Third Man Presents A Dilemma

With Jim Robinson’s startling new revelations, defense attorney Weidner faced a dilemma. His instincts told him to move in for the kill. He had one slight problem. Earlier in the investigation, Robinson was shown a photo-book with 27 photos, all of them possible suspects. Eight of those photos were of John Peel [1]. At that time, Robinson said none of them looked like the gas buyer. That was good news for the defense: If Robinson had seen the gas-buyer up close, and could not identify anyone in the photos, that helped eliminate John Peel as a suspect.

John Peel photo-array (courtesy Alaska State Archives)

But Robinson now seemed determined to flip the script. Phil Weidner could hardly ignore the mention of Barry Ewers. He was even more worried about establishing reasonable doubt about Jim Robinson.

In court, he asked only a few questions on the Ewers incident — designed to cast doubt on the mechanic’s memory. He quickly pivoted to impeaching Jim Robinson’s in-court ID of John Peel. He got nowhere fast. The Jim Robinson dilemma only deepened.

John Peel (l) and Investor crewmate Chris Heyman
(copyright Bellingham Herald; courtesy Alaska State Archives)

Who Are You?

Over two days of questioning, Jim Robinson barely budged in response to Weidner’s probing questions about the why’s and how’s of his sudden willingness to incriminate John Peel. The most he got was a veiled acknowledgment from Mary Anne Henry that Robinson was a fugitive from justice wanted on an escape charge in Arizona.

Peel’s attorney ended his second day by renewing his request “for full discovery as to the criminal record of Mr. Robinson and his true name.”

“It’s again denied,” the judge told him.

A Tearful Wife

The defense didn’t take that “no” for an answer. Their suspicion was that the former owner of Craig Auto had struck a deal with the prosecution. That suspicion grew as they dug deeper into his past. A background check on the man, using the name Robinson, turned up nothing. Weidner now surmised the man was using an alias — which prompted charges that he’d perjured himself when he told jurors his name was Jim Robinson.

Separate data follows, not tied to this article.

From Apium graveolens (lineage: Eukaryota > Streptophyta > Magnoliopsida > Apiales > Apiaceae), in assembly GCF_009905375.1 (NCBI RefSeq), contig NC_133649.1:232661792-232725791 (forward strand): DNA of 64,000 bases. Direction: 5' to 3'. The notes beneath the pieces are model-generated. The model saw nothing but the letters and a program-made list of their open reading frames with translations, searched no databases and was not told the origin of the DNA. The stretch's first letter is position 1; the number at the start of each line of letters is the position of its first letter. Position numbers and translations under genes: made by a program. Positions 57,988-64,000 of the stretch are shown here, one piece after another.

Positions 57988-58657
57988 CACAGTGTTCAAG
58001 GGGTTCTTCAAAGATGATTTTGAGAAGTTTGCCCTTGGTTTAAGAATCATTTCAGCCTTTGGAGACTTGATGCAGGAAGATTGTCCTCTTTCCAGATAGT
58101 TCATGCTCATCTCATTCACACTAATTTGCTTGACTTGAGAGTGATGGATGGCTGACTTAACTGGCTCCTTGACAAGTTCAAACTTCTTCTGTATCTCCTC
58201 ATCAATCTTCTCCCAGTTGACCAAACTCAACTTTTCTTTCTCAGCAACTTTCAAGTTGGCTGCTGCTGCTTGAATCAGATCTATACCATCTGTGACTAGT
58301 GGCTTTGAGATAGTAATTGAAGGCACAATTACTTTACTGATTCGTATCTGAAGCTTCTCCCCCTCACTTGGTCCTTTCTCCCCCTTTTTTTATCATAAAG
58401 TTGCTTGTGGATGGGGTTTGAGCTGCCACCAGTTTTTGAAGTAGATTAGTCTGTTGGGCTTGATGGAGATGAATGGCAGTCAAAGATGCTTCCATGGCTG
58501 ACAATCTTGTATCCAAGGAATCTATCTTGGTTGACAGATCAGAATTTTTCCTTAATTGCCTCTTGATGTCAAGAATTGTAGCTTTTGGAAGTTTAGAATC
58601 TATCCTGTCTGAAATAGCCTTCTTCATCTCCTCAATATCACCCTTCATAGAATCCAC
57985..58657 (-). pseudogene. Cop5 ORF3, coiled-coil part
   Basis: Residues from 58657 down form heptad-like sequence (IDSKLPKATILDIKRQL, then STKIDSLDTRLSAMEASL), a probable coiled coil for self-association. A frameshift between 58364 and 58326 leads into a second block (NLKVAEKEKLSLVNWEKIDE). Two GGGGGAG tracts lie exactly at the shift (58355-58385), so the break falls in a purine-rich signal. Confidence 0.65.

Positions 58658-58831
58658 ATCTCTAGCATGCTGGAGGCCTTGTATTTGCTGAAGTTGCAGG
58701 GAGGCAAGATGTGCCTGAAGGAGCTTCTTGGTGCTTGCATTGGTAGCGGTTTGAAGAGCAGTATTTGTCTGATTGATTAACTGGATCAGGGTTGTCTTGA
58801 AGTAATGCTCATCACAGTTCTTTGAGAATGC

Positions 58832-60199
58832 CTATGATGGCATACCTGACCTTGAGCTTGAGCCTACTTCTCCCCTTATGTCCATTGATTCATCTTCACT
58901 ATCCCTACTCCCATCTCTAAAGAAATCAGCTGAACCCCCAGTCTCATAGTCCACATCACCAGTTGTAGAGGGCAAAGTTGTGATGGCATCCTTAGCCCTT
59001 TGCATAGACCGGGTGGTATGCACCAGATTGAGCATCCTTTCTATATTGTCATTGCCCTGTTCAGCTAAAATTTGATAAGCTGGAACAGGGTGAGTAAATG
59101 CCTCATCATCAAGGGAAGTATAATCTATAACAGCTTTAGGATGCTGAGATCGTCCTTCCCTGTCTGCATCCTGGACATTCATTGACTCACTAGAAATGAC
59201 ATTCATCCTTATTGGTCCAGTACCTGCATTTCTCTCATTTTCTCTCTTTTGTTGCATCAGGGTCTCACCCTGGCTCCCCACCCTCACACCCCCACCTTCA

The defense then turned up a witness who told of a conversation she’d had with the woman who was now Robinson’s wife. Charlotte Robinson had tearfully told a friend on the eve of her marriage that she believed her fiancé was using a false name. And using his mother’s social security number. Charlotte Robinson told that friend she thought her husband’s actual last name was Robertson. Robinson was hiding something — but what?

The dilemma was turning into a nightmare. Whose nightmare was as yet undetermined.

[1] The fact that the photo lineup contained eight photos of John Peel, out of a total of 27, was problematic in itself. That was more than one-quarter of the total. Equally questionable was the fact that the only subject wearing a baseball cap was Peel. Memory expert Elizabeth Loftus called the photo array “grossly suggestive.” And yet… even that had previously failed to trigger Jim Robinson’s memory.

Excerpts from the unpublished original manuscript, “Sailor Take Warning,” by Leland E. Hale. That manuscript, started in 1992 and based on court records from the Alaska State Archive, served as the basis for “What Happened in Craig.”

Copyright Leland E. Hale (2020). All rights reserved.


Order “What Happened In Craig,” HERE and HERE. True crime from Epicenter Press.

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